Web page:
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The institution of slavery is a black mark on the record of Americans. Marking a time of hate and racism, an oppression spurred by fear that would plague our nation for decades upon decades. An Act for the Better Order and Government of Negroes and Slaves, and Conflicts between Masters and Slaves: Maryland in the Mid-Seventeenth Century, illustrate the dismay and panic European Colonials endured as they enslaved Africans. This dismay and panic generated laws to be established that further widened the gap between Europeans and Africans, stripping the Africans of any legal rights. The dismay and panic concerned loosing a valuable economic pawn.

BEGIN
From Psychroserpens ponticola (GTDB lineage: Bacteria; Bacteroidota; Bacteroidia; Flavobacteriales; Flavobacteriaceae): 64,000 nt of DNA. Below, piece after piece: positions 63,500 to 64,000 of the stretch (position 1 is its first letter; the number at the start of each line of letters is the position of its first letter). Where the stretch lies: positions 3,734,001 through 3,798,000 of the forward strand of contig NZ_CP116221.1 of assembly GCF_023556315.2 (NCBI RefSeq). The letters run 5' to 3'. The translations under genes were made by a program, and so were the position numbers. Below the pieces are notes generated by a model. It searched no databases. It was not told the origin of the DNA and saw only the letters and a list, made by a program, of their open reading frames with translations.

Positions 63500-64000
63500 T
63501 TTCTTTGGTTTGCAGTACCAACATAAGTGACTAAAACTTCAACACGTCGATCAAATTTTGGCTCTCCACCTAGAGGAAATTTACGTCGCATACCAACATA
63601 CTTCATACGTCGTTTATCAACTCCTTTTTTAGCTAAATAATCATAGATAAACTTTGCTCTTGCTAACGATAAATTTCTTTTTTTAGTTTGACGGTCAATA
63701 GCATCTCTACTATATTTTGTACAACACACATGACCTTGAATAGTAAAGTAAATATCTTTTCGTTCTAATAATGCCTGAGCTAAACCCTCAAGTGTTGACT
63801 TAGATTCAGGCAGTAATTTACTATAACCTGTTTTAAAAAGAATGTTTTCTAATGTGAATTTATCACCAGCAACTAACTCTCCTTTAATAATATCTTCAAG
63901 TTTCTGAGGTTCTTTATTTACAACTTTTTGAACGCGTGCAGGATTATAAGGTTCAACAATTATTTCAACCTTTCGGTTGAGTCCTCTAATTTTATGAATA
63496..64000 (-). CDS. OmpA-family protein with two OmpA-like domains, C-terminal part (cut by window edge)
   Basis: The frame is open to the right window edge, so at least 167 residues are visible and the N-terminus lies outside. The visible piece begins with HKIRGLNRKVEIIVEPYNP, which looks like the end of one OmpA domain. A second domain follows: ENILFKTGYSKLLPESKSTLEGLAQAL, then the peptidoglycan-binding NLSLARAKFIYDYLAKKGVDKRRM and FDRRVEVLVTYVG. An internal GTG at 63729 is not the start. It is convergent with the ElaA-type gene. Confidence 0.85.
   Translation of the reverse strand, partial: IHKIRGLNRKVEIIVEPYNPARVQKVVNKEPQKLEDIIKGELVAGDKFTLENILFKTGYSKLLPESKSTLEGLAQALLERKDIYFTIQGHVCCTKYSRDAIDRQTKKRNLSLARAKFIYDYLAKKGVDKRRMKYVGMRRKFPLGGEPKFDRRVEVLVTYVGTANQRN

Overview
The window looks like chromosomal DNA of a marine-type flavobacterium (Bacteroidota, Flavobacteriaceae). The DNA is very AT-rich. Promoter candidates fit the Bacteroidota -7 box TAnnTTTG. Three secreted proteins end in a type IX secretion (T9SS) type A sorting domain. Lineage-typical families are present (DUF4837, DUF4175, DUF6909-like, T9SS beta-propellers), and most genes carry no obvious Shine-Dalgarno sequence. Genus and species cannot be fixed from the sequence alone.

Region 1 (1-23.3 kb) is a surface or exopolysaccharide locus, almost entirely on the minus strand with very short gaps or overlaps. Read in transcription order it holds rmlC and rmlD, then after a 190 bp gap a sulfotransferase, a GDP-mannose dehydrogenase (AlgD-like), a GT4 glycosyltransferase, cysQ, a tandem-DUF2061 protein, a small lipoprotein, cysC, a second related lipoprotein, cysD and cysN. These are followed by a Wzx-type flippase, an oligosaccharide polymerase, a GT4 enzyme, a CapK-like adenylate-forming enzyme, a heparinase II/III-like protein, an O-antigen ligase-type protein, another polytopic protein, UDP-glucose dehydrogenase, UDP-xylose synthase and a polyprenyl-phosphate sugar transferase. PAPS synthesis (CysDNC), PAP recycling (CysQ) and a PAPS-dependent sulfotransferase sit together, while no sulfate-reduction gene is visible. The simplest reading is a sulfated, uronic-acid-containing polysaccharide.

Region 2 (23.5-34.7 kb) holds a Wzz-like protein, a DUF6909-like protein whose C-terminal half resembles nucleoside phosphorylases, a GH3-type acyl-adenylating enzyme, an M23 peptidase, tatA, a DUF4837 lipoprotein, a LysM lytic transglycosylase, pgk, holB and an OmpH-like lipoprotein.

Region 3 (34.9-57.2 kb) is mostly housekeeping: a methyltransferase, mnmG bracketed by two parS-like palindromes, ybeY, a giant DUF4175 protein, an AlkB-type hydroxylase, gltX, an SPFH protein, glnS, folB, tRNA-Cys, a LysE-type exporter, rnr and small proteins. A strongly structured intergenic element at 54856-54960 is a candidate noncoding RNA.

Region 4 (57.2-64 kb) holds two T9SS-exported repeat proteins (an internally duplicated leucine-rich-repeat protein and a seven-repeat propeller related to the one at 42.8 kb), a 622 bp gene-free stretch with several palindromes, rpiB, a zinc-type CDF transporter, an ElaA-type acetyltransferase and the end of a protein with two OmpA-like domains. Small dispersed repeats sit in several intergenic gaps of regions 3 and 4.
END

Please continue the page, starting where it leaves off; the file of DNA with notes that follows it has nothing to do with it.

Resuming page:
The first piece, An Act for Better Ordinance, clearly portrays the attitude of the majority of White Europeans. “Whereaes the plantations and estates of this Province cannot be well and sufficiently manages and brought into use, without the labor and service of negroes and other slaves [i.e., Indians]; and forasmuch as the said negroes and other slaves brought unto the people of this Province for that purpose, are barbarous, wild, savage natures, and such as renders them wholly unqualified to be governed by the laws, customs, and practices of this Province; but that is absolutely necessary.”1 The white men of the time felt that their superiority was deemed by a higher power, why else would their skin tones be so drastically different. Racist views of these ‘savage’ men created fear. With the growing number of slaves, they had to be stripped of everything to prevent anarchy, as the white men could not envision a world without slave labor. The white men rationalized that slaves will escape. To prevent this one must allow them nothing beyond the plantation they were running from. The white men turn to government. “And for the better security of all such persons that shall endeavor to take any run-away, or shall examine any slave for his ticket, passing to and from his master’s plantation, it is hereby declared lawful for any white person to beat, maim or assault, and if such negro or slave cannot otherwise be taken, to kill him, who shall refuse to shew his ticket, or, by running away or resistance, shall endeavor to avoid being apprehended or taken.”2 White men had granted themselves a license to kill Africans whose desire for freedom was too strong.